Director: Elia Kazan (1951)
I think one of the reasons this movie is considered so definitive a version of A Streetcar Named Desire is that the original director and cast are involved. These people created the story from Tennessee William’s words. The only switch is Vivian Leigh who was Blanche in the original London production. Having no familiarity with Jessica Tandy’s Blanche, I thought Leigh was excellent. I’m curious about how Tandy would have played her, mostly because I’ve only seen Jessica Tandy in Fried Green Tomatoes.
One of the things that surprised me was the setting: 1940s New Orleans inner city. I feel like the title is very melodramatic, and thought that the setting would be more suburban or rural. I wasn’t expecting this hot, urban, claustrophic story. I’m not pointing this out as a criticism. I guess I’m pointing it out because it actually allowed me to enjoy the movie more. Right off I realized that whatever I thought this movie was going to be, it is not what the story actually is. So, I allowed myself to experience the movie as it unfolded.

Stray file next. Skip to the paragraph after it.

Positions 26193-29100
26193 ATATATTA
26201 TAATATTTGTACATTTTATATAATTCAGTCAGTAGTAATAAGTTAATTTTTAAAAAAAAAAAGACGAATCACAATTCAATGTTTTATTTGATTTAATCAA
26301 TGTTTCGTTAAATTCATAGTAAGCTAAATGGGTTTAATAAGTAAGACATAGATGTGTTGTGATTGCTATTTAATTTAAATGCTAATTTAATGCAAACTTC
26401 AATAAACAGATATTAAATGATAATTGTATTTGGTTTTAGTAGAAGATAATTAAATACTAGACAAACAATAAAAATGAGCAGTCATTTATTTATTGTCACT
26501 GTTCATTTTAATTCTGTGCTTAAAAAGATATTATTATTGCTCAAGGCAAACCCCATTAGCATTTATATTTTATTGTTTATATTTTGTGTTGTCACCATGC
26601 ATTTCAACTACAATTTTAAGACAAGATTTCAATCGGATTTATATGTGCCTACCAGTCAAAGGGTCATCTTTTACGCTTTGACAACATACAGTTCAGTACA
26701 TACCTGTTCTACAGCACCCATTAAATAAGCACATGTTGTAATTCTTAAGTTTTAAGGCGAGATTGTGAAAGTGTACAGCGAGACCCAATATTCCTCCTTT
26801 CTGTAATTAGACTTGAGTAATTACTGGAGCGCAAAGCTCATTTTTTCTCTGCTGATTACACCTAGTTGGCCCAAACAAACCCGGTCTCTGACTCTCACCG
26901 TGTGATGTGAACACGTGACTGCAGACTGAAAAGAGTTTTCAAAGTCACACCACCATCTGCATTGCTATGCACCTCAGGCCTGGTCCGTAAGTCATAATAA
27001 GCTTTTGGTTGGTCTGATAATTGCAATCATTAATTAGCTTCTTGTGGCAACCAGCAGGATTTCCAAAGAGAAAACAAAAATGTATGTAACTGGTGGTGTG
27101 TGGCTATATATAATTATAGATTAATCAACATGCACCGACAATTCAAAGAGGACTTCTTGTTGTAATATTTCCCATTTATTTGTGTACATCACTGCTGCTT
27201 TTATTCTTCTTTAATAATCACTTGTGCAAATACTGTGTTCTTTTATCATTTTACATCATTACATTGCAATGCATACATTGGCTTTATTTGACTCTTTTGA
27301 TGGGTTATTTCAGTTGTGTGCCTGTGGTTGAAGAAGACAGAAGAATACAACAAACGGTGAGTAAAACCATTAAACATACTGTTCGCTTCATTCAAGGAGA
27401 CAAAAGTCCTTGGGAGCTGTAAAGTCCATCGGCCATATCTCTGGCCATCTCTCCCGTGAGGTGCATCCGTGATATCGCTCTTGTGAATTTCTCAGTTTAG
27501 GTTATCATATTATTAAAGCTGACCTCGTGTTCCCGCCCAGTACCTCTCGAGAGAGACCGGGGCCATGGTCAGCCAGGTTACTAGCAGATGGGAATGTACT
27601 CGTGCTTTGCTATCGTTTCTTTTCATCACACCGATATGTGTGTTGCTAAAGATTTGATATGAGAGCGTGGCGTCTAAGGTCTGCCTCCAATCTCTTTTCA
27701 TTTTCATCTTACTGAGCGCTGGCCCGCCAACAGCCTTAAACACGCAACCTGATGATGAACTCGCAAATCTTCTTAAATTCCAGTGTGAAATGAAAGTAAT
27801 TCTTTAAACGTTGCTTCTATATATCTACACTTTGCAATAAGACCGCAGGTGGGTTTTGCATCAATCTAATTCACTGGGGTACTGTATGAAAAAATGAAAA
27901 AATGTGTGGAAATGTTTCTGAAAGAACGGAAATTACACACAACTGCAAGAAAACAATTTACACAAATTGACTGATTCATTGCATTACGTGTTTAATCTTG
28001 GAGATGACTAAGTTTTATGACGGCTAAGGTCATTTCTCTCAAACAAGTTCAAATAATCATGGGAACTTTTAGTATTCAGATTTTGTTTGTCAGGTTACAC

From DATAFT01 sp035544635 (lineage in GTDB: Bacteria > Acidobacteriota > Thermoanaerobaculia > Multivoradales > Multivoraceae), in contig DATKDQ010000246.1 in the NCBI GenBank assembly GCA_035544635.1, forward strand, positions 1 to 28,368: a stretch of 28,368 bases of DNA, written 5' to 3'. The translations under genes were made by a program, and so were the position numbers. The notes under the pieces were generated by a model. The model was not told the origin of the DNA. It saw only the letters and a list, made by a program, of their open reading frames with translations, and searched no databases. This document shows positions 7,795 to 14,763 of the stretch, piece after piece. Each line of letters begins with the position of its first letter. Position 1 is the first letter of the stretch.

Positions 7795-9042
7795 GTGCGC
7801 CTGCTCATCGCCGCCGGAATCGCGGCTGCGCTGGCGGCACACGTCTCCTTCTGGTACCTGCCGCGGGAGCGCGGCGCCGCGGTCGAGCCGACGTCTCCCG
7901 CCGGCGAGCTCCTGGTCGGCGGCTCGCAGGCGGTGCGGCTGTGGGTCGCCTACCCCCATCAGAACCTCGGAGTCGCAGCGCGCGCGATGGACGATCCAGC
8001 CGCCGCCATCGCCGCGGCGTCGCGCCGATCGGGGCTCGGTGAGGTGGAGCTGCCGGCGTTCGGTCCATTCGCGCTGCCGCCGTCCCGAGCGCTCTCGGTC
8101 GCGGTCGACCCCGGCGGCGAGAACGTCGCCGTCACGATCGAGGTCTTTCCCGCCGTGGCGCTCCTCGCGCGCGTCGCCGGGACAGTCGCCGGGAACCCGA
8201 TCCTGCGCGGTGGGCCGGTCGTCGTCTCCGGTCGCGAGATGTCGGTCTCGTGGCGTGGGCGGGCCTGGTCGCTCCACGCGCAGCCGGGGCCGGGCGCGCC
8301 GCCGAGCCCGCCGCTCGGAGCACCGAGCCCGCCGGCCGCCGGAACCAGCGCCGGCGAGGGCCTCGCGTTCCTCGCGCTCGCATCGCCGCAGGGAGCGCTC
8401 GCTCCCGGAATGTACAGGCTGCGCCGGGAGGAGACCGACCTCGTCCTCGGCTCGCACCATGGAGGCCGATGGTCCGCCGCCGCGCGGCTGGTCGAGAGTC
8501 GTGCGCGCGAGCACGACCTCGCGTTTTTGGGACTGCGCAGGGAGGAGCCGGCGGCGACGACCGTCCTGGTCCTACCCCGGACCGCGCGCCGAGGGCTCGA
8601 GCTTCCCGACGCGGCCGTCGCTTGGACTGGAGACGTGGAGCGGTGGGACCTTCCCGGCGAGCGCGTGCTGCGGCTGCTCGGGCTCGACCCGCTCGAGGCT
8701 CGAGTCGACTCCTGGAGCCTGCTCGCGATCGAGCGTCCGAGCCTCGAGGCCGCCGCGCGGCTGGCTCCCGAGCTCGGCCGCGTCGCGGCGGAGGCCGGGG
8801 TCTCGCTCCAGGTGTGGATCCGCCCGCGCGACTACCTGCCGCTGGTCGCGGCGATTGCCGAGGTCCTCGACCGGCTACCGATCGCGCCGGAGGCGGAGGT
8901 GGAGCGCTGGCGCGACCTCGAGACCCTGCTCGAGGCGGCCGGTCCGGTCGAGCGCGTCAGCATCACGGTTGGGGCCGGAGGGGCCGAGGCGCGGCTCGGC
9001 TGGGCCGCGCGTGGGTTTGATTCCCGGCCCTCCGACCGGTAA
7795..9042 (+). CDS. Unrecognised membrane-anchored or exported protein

So, what is the movie? It’s a story about a woman trying to hold on to a dream, looking for a safe place to create her dream, and in the end loses her grip on reality. I don’t feel that Blanche, in the beginning, is so detached that she can’t see reality for her dream. She’s capable of seeing her dream in reality, and acts to create it. I’d say that Stanley, her brother-in-law, is of the same mindset. He sees his desired world within reality and does what he can to create it. However, his reality is at odds with Blanche’s and ultimate fight between them is to see who’s reality will “win.”
Hmm…I didn’t really see that relationship until I wrote the above paragraph, but it feels authentic so I’m going with it. Another thing that I like about this movie is holds up. The clothes and performance style are dated, but those things can be adapted to contemporary times without losing what’s essential. The main conflict arises from individuals creating their respective worlds in the same place. That is a human story, which makes A Streetcar Named Desire a timeless story.